By Jerry Crotty, Director of Law Enforcement Operations, NITV FS

The Internet Crimes Against Children Task Force Program is a national network ​of 61 coordinated task forces representing over 4,500 federal, state, and local law enforcement and prosecutorial agencies. These agencies are continually engaged in proactive and reactive investigations and prosecutions of persons involved in child abuse and exploitation on the internet. There are 4,500 task force agencies that are assigned to monitor an estimated 3.2 billion users world-wide from criminal activity involving children innocently using the internet. 

Everyday there are multiple news stories where someone is arrested for possessing child pornography or sexually exploiting a child via the internet.  There is no model of what to look for when it comes to these types of offenders.  The stereotypes associated with these types of offenders can be nothing further from the truth these days. Today, offenders can hide behind electronic devices pretending to be a child in hopes to lure children into sexual situations, collecting unlawful images and exploiting children. Truth be told, it doesn’t matter how much money someone makes or what their social status is, anyone anywhere can be an offender.

One of the many responsibilities the ICAC Task Force has is to locate and identify victims which are currently or previously been exploited at the hands of these offenders.  These offenders are arrested and often times courts accept the explanation from their attorneys that these individuals are confused or entrapped due to specialized defenses aimed at pointing out that these offenders only had “pictures” or the person they were going to meet up with weren’t children, but Police Officers.  In 2014, the Central Florida Task Force was being relentlessly attacked by the local media for what they referred to as the entrapment of lots of young immature men. Something had to be done to prevent this defense tactic. There needed to be a way to identify which offenders were hands on and which ones were hands off sexual offenders.

Studies show that the length of time between the arrest and a proper interview process, to include truth verification, is key to properly identifying hands-on offenders. Studies also revealed that the number of these offenders is much higher than many previously believed.  It was important to find a truth verification instrument that is efficient in the time it takes to obtain accurate results. These types of exams are necessary to accurately identify the offenders not only to identify victims of sexual abuse, but to also allow the prosecutor, judge and correctional personnel to have a full picture of what this offender has done. After researching and consulting with other truth verification devices, it was learned that many of these examiners were bound by procedures in a way that was not conducive to these types of investigations, arrests and subsequent interviews.  Furthermore, the amount of time needed to conduct these truth verification exams would slow down the Task Force and many Task Force Investigators were opposed to the amount of time it would take to conduct an exam on one offender. This presented a huge problem because it was common to arrest multiple offenders in one night.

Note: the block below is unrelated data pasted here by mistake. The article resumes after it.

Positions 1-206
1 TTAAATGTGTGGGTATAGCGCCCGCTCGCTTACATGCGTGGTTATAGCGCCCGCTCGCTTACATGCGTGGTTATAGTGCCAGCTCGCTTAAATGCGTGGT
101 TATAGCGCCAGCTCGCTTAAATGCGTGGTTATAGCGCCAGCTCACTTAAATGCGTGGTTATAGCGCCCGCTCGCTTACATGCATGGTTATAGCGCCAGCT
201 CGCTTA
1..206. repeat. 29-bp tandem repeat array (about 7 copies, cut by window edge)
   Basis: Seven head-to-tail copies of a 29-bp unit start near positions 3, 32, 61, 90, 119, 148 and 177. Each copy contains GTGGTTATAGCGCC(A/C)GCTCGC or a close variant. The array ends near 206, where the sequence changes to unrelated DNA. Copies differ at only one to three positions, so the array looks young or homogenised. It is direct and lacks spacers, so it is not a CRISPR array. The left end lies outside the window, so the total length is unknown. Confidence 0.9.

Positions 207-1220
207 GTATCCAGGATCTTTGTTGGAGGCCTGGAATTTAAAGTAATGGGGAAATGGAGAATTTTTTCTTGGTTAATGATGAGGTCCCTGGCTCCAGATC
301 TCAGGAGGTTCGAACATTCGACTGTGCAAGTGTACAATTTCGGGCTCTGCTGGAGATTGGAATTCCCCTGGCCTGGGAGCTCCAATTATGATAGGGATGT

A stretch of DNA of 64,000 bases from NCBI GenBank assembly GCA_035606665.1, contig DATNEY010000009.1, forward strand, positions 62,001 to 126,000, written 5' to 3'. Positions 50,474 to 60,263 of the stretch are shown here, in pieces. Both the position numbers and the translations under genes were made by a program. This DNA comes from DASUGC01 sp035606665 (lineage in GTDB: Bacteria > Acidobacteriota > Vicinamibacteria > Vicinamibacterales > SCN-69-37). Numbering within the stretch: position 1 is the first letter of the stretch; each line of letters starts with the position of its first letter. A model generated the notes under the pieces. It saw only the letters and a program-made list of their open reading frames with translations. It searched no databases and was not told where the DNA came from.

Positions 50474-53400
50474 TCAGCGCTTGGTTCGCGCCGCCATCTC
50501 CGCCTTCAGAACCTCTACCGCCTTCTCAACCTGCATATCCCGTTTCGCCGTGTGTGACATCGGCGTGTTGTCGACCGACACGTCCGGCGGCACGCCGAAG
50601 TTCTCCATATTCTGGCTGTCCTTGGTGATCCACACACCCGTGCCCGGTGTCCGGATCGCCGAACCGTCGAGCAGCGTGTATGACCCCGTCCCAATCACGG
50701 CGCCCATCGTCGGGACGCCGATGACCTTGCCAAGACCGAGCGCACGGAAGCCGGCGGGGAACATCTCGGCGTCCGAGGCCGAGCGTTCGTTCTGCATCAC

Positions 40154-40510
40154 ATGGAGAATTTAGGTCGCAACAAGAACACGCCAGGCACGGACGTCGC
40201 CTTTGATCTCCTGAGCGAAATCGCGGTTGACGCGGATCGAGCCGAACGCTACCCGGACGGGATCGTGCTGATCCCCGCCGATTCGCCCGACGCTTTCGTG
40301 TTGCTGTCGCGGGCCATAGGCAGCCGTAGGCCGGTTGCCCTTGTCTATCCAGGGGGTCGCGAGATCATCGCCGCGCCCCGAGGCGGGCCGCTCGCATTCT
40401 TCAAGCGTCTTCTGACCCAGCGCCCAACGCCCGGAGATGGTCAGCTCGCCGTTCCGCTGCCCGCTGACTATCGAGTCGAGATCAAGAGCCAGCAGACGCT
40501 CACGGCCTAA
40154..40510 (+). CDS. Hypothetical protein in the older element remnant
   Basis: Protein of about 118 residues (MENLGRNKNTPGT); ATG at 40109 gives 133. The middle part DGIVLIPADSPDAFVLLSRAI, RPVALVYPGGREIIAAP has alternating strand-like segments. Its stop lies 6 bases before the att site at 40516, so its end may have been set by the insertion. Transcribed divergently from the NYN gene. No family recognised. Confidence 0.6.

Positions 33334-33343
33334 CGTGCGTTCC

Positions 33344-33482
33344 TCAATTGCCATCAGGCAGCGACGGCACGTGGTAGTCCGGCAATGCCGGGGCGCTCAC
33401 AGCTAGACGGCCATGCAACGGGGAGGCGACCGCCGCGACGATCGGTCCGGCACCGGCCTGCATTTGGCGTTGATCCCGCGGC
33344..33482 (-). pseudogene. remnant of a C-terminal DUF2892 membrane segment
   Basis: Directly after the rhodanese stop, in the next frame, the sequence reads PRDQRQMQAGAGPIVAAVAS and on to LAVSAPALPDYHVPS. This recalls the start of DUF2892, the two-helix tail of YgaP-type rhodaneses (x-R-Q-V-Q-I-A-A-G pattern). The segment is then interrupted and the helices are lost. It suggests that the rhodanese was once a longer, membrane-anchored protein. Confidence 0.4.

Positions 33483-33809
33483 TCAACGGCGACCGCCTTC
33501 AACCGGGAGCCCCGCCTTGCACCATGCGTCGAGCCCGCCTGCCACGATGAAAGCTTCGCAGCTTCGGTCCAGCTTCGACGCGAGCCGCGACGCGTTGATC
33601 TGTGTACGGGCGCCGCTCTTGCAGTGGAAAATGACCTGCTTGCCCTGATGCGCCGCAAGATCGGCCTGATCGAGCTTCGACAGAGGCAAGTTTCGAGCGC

The Computer Voice Stress Analyzer was discovered to meet all of the requirements the Task Force demanded.  In 2015 the CVSA was introduced into the Central Florida ICAC Task Force and the results were immediate.  These offenders surround their lives with deception in an attempt to conceal their true intentions towards children, but now there was a way to verify or overcome their denials. After the CVSA was implemented into the interview procedures of ICAC investigations, the majority of these offenders were charged with multiple crimes and unreported victims were identified.  I am often asked how to convince other Task Force members to implement the CVSA into their units.  Often, it is a money issue or an issue of time to set aside to conduct truth verification exams.  My answer is always the same. How much would you spend and how much extra effort would you put into an investigation to save just one child from being sexually exploited?